If you need a book right now, you have a limited set of options. Buying it online is out, as it doesn't fulfill the "right now" requirement. A used or local bookstore would be a great bet if the book is popular, but if it's not -- and sometimes even if it is -- you're probably out of luck. I'll put in a plug for the local library, but let's say you want to own the book. What are you left with -- Barnes & Noble (NYSE:BKS).
Barnes & Noble runs over 650 retail locations and another 700 college locations across America. There is probably one near where you live or work, and if you want a book right now, it's probably where you'll have to go. That's not to say that Amazon.com (NASDAQ:AMZN) is a non-factor, but it still lacks the immediacy of Barnes & Noble. That's not everything, of course, but it's a starting point for a discussion about why Barnes & Noble is a stock I'm happy to hold onto.
Looking beyond the footprint
Having a lot of locations and being the number one brick and mortar book chain goes a certain distance, but if history has taught us anything, it's that bookstores aren't guaranteed a future just because they exist. The failure of Borders is the prime example of a business that rested on its laurels and was punished for doing so.
I hold onto Barnes & Noble because I think that it's more than just a large system for distribution. It's also a business that can make mistakes and not go out of business because its fundamental operations are strong. Even with the failure of the Nook and the rise of Amazon, Barnes & Noble has managed to survive and thrive.
In its last fiscal year, the retailer produced a free cash flow of $185 million. That didn't come out of nowhere, and over the previous two years the company actually lost cash. Barnes & Noble is a good company because it failed and managed to come back.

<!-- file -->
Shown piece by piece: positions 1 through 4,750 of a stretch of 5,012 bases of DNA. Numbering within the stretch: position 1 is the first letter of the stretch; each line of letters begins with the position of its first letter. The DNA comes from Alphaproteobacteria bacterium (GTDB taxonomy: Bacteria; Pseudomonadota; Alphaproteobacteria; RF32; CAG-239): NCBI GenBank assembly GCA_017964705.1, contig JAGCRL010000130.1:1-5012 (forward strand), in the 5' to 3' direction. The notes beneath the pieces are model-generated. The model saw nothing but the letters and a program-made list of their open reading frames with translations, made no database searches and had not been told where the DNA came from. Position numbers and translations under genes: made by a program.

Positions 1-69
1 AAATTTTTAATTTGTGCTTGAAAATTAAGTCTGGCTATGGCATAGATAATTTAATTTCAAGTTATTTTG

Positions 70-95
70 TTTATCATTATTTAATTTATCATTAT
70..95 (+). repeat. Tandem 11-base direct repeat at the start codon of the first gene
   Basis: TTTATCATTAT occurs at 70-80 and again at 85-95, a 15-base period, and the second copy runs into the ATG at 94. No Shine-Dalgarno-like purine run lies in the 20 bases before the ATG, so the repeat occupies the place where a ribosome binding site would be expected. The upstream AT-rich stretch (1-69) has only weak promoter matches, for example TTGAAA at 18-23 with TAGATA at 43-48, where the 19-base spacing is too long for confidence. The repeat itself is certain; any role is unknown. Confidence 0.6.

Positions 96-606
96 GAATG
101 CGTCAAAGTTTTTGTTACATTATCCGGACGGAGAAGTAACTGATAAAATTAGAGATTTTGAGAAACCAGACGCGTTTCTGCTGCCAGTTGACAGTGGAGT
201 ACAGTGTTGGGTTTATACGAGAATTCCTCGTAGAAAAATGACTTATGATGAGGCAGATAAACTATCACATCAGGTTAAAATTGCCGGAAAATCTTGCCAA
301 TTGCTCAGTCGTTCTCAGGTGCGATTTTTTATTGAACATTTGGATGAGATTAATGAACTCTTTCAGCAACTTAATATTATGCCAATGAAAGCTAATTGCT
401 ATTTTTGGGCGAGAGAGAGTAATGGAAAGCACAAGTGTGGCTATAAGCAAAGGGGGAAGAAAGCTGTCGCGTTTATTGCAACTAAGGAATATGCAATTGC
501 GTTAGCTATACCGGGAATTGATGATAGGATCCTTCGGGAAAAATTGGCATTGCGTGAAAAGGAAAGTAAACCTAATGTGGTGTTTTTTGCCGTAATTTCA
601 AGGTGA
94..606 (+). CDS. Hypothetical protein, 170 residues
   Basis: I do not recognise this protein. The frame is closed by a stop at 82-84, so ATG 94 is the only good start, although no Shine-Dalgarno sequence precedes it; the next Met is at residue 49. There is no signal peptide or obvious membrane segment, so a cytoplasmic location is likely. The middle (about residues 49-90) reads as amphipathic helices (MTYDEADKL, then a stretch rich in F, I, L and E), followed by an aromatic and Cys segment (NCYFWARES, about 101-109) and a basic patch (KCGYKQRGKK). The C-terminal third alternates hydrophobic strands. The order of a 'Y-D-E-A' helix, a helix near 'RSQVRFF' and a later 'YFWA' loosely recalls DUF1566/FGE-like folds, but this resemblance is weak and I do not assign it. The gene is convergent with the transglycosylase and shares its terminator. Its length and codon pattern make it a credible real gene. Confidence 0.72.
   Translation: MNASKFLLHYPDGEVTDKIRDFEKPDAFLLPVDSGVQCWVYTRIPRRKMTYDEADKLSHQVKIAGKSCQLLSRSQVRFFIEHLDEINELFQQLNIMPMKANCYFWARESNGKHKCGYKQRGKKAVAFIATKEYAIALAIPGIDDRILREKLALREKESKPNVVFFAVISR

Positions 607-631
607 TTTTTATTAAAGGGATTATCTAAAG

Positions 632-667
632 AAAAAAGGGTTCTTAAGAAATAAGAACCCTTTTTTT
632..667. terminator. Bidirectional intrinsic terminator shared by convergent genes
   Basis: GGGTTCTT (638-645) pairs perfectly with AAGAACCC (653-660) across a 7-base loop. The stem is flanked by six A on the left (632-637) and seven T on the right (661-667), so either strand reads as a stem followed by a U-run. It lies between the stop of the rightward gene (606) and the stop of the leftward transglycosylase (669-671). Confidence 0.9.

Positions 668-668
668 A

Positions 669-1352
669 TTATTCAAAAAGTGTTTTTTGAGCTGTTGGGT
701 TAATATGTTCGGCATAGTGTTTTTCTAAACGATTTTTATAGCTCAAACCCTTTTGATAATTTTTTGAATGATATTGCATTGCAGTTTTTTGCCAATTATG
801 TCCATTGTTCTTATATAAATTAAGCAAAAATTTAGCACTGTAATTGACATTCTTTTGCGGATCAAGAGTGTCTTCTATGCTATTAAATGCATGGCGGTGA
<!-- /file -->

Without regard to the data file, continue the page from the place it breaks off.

Investing in resiliency
We've established that Barnes & Noble has a competitive advantage and that its management has figured out how to navigate a failure, but what about the future of the company? Amazon is selling an estimated $5.25 billion in books annually, giving Barnes & Noble's $6.4 billion a run for its money. Amazon's revenue is likely to continue increasing as the company generates more e-books, more e-readers, and develops faster shipping. In order to believe that Barnes & Noble isn't a company that was good but that it is still good, we need to know what it's doing to fight for that market share.
First, it's given up on the Nook. The company is ditching the cash sucking Nook division in a spin-off that should be complete by spring 2015. The end of the Nook at Barnes & Noble is recognition that Amazon and other device manufacturers simply do it better and cheaper. By jettisoning the struggling business, Barnes & Noble frees itself up to focus on its core businesses -- which actually has some competitive advantage.
In dropping the Nook, Barnes & Noble can make more out of its retail locations by focusing within them. The Nook took up valuable real estate inside retail stores, and did nothing to help Barnes & Noble stem the drop in comparable sales that it has experienced recently. Comparable sales fell 5.1% in the most recent quarter, but if Nook sales are excluded, comparable sales were only down %0.4.
Finally, Barnes & Noble is still running its secretly awesome college store division, which often acts as a counterbalance to the rest of the business. Over the last three years, the division has pulled in a steady $1.7 billion, accounting for around a quarter of the retailer's annual revenue. That business continues to grow its footprint while shifting its business model -- from sales to rentals -- as the market demands.
Why I own Barnes & Noble stock
I own Barnes & Noble because it does what great companies do, it learns from its failures, and it plans for a future that focuses on its core strengths. Barnes & Noble is a business, that I like, selling products that I enjoy owning. While the distribution model is in constant flux, the demand for books is never going to disappear, and that gives me comfort.
In the end, I want to own businesses that I believe in and understand. Barnes & Noble is one of those businesses, and I'm happy to count myself among its shareholders.
Andrew Marder has no position in any stocks mentioned. The Motley Fool recommends Amazon.com and Apple. The Motley Fool owns shares of Amazon.com, Apple, and Barnes & Noble. Try any of our Foolish newsletter services free for 30 days. We Fools may not all hold the same opinions, but we all believe that considering a diverse range of insights makes us better investors. The Motley Fool has a disclosure policy.